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It is true that the class was rigorous and a bit hard, but everyone was fully engaged in the class and welcomed the questions. It was a very enjoyable experience and thanks to Professor Rick’s guidance, we were all able to succeed and leave with an invigorated spirit. “Beforehand, I was nervous because I thought that it was going to be hard, and I didn’t feel as prepared as I was. Afterwards I found that I really enjoyed myself, because it taught me how to better prepare for issues that of the utmost importance, not just in law but in life itself,” said fellow classmate, Jamaus Williams.

Many thanks to Professor Ricks and Assistant Dean Alicia Cramer, for taking the time to come to SHSU and teaching us such valuable lessons and giving us a new sense of purpose and motivation. The Mock Law Class provided us with the opportunity to discover if this path was right for us and if it was, then be motivated even more to accomplish it.

 

 

 

The Midwest Comes South: An Evening with Garrison Keillor

 

Garrison Keillor is best known for his Prairie Home Companion, but he occasionally goes on the road without his entourage.  Even solo, he is quite the entertainer.

Keillor stopped n Houston on Wednesday, January 27th, and he spent a wonderful two hours discussing his background, his career, and all the while telling wonderful stories, singing the occasional song, and telling jokes.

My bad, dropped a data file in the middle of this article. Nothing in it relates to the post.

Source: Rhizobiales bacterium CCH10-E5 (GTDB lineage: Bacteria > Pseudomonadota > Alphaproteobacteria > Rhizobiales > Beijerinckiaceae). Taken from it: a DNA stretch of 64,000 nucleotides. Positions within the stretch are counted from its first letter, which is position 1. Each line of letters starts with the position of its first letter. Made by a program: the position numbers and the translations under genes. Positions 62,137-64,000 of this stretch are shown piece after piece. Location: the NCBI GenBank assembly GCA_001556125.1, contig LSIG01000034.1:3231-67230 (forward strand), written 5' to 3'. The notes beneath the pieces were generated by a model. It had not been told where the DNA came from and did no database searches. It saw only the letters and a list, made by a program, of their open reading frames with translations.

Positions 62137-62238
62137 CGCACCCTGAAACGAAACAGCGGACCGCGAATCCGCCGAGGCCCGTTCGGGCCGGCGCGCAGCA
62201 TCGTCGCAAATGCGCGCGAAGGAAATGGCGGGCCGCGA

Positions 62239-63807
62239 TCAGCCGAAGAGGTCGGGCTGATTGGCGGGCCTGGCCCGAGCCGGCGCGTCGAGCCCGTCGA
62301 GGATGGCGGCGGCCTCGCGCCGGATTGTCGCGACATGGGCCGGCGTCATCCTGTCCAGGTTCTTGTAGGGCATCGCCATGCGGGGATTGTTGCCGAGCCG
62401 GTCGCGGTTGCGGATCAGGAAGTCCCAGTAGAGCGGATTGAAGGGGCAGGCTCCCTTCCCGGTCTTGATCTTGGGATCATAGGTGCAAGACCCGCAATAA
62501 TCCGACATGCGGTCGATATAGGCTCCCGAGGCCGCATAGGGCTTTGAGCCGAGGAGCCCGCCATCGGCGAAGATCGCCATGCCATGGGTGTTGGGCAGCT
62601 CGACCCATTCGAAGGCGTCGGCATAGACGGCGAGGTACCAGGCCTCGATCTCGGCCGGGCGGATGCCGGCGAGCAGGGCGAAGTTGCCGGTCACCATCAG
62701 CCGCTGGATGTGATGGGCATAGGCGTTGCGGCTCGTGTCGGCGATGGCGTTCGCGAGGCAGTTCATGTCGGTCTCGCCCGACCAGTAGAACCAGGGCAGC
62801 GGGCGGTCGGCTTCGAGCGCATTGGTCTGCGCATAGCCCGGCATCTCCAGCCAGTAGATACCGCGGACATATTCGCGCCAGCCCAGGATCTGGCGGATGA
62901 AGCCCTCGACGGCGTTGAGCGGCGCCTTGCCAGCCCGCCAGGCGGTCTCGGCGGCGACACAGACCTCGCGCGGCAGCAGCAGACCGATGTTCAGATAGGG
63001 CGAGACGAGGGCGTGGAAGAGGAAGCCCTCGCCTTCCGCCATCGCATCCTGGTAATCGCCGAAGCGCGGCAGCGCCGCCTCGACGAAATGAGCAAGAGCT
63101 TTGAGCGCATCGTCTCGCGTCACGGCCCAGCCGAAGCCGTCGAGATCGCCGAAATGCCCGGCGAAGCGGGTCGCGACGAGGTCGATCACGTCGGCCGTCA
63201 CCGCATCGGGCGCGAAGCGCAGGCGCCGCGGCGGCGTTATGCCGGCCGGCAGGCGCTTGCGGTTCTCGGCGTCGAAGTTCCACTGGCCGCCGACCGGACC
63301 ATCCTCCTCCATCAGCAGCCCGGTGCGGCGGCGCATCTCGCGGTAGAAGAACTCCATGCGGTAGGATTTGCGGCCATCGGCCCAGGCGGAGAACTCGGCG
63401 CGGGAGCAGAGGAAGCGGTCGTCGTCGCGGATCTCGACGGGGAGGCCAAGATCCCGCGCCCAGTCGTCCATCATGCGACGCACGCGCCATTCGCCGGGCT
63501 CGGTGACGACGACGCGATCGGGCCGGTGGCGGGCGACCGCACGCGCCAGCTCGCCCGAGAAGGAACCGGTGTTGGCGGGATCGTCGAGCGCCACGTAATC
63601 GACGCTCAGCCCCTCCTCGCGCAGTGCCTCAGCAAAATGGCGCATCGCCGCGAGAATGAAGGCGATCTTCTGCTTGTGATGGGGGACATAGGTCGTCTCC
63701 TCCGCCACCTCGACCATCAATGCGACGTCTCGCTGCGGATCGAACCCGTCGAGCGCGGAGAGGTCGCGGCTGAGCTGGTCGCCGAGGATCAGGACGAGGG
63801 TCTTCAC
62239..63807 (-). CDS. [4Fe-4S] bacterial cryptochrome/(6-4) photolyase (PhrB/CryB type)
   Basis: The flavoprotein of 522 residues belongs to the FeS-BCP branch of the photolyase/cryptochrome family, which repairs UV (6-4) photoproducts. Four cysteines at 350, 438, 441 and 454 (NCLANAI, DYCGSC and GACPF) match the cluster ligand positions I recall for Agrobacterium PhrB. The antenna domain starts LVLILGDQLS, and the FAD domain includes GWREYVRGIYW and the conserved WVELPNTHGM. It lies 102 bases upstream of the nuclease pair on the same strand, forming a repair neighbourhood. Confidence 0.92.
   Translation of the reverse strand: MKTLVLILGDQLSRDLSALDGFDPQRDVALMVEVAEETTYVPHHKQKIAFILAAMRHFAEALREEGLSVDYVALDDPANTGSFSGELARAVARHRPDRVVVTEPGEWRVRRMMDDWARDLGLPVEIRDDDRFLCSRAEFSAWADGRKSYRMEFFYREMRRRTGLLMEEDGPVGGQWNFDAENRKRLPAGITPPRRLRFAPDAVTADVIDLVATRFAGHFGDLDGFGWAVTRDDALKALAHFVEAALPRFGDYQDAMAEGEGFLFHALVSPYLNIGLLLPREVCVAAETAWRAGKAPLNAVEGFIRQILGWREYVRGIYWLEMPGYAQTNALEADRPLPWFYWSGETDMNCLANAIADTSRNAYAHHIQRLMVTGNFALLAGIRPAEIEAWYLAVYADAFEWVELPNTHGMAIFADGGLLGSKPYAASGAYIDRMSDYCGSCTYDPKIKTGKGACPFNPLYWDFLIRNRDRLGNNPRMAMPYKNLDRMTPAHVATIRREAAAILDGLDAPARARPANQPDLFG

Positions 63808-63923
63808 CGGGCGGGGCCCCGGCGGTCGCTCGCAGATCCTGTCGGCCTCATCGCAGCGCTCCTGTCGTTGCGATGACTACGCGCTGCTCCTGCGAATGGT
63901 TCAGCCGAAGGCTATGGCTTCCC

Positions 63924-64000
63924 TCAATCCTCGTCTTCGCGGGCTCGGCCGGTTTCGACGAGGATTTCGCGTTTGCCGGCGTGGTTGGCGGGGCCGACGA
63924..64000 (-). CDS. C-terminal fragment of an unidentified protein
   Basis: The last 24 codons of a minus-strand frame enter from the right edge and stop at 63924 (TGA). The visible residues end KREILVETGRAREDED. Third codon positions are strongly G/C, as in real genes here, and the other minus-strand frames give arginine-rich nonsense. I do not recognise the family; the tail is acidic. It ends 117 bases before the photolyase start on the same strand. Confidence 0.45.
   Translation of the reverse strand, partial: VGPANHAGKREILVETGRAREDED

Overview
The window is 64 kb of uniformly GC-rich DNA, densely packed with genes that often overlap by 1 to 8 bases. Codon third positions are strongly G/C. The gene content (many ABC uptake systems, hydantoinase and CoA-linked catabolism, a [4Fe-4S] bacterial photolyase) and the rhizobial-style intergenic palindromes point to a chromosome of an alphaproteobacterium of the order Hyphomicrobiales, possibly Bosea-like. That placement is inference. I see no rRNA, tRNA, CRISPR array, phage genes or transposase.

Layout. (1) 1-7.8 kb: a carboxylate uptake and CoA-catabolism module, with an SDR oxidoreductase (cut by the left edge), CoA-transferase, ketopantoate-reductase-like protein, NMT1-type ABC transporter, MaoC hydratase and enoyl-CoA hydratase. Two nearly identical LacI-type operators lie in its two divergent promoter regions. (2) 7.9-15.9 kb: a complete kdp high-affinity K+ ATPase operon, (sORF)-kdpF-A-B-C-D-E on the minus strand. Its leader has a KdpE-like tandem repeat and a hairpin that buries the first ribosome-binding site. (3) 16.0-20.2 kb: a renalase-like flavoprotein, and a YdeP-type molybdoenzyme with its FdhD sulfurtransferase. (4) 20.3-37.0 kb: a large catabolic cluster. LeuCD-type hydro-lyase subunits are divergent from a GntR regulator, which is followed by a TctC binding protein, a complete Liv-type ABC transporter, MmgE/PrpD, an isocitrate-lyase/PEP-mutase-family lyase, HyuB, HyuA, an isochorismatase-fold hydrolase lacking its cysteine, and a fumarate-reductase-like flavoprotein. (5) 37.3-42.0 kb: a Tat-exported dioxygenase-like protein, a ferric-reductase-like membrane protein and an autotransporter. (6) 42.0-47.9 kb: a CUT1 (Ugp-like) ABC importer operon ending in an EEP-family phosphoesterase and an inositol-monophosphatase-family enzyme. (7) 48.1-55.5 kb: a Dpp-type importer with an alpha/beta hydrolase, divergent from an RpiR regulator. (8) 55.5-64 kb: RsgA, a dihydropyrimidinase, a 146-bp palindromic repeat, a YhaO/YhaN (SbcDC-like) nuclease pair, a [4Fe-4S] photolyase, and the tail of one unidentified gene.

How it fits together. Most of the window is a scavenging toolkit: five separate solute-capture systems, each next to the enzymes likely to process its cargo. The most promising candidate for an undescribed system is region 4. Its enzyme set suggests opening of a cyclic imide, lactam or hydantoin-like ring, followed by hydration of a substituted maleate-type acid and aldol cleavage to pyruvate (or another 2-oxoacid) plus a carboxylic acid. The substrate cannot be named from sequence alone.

Although Keillor has written for The New Yorker, he is best known for his midwestern musings, discussing the qualities that make up middle America: religion, literature, and family life.  Central to his stories is “Lake Wobegon,” a fictional place where all the women are strong, the men are good-looking, and the kids are above average.”

Among his songs, jokes and tales, our favorites:

  • Song: The Ballad of Sergeant Musgrave
  • Jokes:
    • Where do you find a dog with no legs?  Right where you left him.
  • Tales: Several tales, really, involving his aunts and uncles.  The wedding tale involved a duck decoy that doubled as a duck-blind; a naked para-sailor; a poorly-dressed lover named Raul; Babe Ruth’s last home-run ball; and a car wreck by the prospective bride and groom.

Keillor closed the evening to the strains of “Red River Valley” and “Goodnight Irene.”

Following the event, Keillor signed books and other memorabilia.  He spent much time with individuals.  Rather than have the line come to him, he would sign and then move himself to the next person, even going up the stairs of Jones Hall.

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To Ryan Brim, who is in a quest for the right college, Keillor offered: “You’ll never need math.”  Following a couple of minutes of conversation, Keillor signed Ryan’s book, “Lighten up, Ryan.”